With Flying Colors pix
Graduate architecture students at the Universität der Künste Berlin designed and built an A+ weekend retreat
Mairi Beautyman -- Interior Design, 6/1/2006 12:00:00 AM
Just 10 minutes by ferry from central Berlin, Valentinswerder feels miles away from urban life. The island is in the middle of the Tegeler See, one of the largest lakes in the western half of the city, and young cosmopolitan families take refuge there on the weekend. The natural landscape is unspoiled: Cars aren't permitted. And the community spirit is relaxed: One often find tribes of muddy children and dogs gleefully dashing about while neighbors sip cold pilsners.
When a fire destroyed part of a two-family compound on the island, Staab Architekten project architect Per Pedersen came to the rescue. A part-time resident of Valentinswerder, he's also an associate architecture professor at the Universität der Künste Berlin, and he saw the disaster as an educational opportunity. If the owners of the property supplied the materials, nine of his students, ages 22 to 24, would design and build two replacement structures, free of charge—with Pedersen's supervision. The catch? Once the owners approved the plan, Pedersen's team would have complete control. "The freedom to follow each idea from beginning to end is the freedom to learn," he says.
The owners are both families with similar taste. They unanimously selected a proposal that Pedersen calls a "minimum of living—doors to get in and windows for light and air."
Pedersen named this innovative student assignment Projekt 1:1, reflecting the design-build relationship. Over a period of eight months, his team constructed two sleeping pavilions, a 180-square-foot single-story structure followed by a 150-square-foot two-story one. They're connected literally by a 100-foot-long raised walkway and thematically by a common material, unfinished larch, a densely grained wood that weathers to a silver gray and is often used in shipbuilding. To vary and soften the look, the larch planks run in different directions—horizontally or vertically—on different elevations of the two pavilions. (Painted pine clads the property's pair of existing single-story buildings. One of them houses a kitchen and living area, the other a bathroom and tool storage.)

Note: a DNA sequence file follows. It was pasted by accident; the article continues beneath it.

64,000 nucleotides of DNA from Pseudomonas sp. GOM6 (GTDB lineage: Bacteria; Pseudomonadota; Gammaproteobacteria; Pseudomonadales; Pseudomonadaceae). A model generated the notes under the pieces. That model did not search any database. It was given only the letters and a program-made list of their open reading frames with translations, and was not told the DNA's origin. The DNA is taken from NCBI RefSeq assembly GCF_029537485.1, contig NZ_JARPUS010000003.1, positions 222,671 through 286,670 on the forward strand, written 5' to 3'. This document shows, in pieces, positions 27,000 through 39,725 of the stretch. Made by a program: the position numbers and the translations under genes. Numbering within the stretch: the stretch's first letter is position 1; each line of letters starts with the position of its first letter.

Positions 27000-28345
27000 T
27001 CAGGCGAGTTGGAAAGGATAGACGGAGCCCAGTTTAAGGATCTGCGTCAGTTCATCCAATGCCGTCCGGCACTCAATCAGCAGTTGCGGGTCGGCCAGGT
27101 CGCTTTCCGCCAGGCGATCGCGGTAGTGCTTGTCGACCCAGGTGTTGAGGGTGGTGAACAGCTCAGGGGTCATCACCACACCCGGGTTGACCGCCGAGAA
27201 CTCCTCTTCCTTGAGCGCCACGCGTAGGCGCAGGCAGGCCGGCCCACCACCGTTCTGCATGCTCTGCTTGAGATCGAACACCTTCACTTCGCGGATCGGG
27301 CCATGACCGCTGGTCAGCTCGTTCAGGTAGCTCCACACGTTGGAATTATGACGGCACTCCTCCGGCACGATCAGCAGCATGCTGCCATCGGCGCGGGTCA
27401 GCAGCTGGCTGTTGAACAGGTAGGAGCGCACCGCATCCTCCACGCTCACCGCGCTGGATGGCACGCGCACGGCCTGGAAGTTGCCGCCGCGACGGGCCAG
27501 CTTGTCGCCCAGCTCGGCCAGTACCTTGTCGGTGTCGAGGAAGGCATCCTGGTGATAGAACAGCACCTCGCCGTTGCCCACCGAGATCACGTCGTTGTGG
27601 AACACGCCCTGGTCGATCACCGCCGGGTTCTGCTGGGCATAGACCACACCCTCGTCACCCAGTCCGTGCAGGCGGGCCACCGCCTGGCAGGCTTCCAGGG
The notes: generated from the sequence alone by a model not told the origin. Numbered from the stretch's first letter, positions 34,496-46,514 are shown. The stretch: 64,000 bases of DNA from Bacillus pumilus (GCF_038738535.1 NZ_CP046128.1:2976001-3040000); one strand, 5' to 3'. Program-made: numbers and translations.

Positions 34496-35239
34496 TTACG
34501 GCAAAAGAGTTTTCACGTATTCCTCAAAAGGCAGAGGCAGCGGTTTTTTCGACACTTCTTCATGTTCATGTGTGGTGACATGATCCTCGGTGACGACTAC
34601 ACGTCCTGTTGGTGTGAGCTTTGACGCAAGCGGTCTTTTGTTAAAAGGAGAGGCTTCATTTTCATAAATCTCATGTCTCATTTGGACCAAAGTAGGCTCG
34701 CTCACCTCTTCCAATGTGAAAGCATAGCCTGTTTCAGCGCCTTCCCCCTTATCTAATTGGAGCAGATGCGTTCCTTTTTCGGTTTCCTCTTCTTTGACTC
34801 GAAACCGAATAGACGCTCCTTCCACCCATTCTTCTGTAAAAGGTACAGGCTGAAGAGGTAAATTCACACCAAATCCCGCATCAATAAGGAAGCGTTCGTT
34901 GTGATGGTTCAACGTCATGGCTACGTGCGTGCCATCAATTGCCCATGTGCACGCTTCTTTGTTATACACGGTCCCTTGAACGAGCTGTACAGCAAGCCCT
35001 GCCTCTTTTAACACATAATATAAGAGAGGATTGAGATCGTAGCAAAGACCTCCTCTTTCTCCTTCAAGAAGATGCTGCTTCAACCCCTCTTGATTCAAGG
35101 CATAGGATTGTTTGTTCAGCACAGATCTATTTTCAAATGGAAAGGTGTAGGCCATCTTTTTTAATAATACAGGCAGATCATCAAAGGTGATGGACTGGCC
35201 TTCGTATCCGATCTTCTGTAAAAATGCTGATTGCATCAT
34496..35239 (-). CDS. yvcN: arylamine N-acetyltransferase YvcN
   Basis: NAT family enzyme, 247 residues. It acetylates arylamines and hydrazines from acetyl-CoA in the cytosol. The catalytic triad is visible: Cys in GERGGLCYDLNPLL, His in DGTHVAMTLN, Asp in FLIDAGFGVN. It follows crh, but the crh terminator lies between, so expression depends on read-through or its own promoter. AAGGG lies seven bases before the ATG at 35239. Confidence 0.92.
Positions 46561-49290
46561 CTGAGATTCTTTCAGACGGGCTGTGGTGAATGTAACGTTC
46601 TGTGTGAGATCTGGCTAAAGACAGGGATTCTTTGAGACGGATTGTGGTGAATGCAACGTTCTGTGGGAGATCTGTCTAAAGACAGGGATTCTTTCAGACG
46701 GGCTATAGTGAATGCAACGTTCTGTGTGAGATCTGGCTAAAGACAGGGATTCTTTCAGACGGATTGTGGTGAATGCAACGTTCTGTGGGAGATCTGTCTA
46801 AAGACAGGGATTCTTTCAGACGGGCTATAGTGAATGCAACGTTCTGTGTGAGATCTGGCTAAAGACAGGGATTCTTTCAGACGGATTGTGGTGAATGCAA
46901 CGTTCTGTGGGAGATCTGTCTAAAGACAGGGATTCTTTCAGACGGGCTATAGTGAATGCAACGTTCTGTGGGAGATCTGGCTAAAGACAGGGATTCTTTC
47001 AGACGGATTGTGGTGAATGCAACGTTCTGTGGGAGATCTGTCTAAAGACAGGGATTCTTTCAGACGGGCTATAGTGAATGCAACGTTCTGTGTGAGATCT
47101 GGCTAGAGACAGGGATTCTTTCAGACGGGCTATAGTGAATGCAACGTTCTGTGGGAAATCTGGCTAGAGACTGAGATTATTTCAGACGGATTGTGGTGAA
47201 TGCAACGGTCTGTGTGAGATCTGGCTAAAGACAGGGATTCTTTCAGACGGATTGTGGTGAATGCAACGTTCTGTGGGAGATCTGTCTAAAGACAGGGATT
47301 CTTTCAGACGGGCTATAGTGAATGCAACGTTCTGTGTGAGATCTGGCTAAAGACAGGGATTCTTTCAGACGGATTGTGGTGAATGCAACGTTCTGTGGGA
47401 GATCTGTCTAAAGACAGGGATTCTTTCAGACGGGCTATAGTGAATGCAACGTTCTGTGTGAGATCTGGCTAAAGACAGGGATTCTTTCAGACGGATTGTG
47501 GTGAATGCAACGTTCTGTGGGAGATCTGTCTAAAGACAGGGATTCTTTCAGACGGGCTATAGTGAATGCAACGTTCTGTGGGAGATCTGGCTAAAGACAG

Bright color distinguishes the new pavilions' interiors from each other. In the one-story structure, vivid acqua-lacquered flooring stretches toward the shore of the lake. In the taller structure, walls painted a sunny lime-yellow reach upward, toward the sky. Aside from the colors, though, the two pavilions share simple lines and an attention to symmetry. "They're essentially just boxes," Pedersen says. They're also easily adaptable to the families' changing needs.
The long, single-story pavilion can function as two smaller separate rooms, each with its own entry, or one larger one, depending on whether the pivot doors on either side of a central closet are open or closed. In the more compact two-story pavilion, the ground level belongs to the children; a painted-birch ladder leads to the parents' loft, which has birch saplings for safety railings. There's no closet, but Pedersen's team provided cubbies on the loft's underside and additional storage beneath trap doors in the loft's floor.
The spare furnishings are mostly flea-market finds—among them, amazingly, a red polyurethane Verner Panton chair. Mattresses lie directly on the floor, and windows are placed accordingly. In the loft, someone lying down has a deftly framed view of the lake shore. On the ground level of both pavilions, other slices of landscape are eye-level from a resting position. Pedersen calls the windows "just holes in the wall, no detail." But perhaps he's underselling the ingenious way they open and close: The glass and screen retract into channels in the wall when someone steps on a foot-powered rubber wheel, a technology that Pedersen and his students adapted from car windows. "In your bed, you not only can see nature," the architect says. "With a breeze, you can also feel it."
You can hear nature as well. After 8:00 PM, ferry traffic ceases, and the only noise on the island comes from the occasional plane landing at Berlin International Airport in Tegel. Once the airport closes in the next few years, that sound will be gone, too.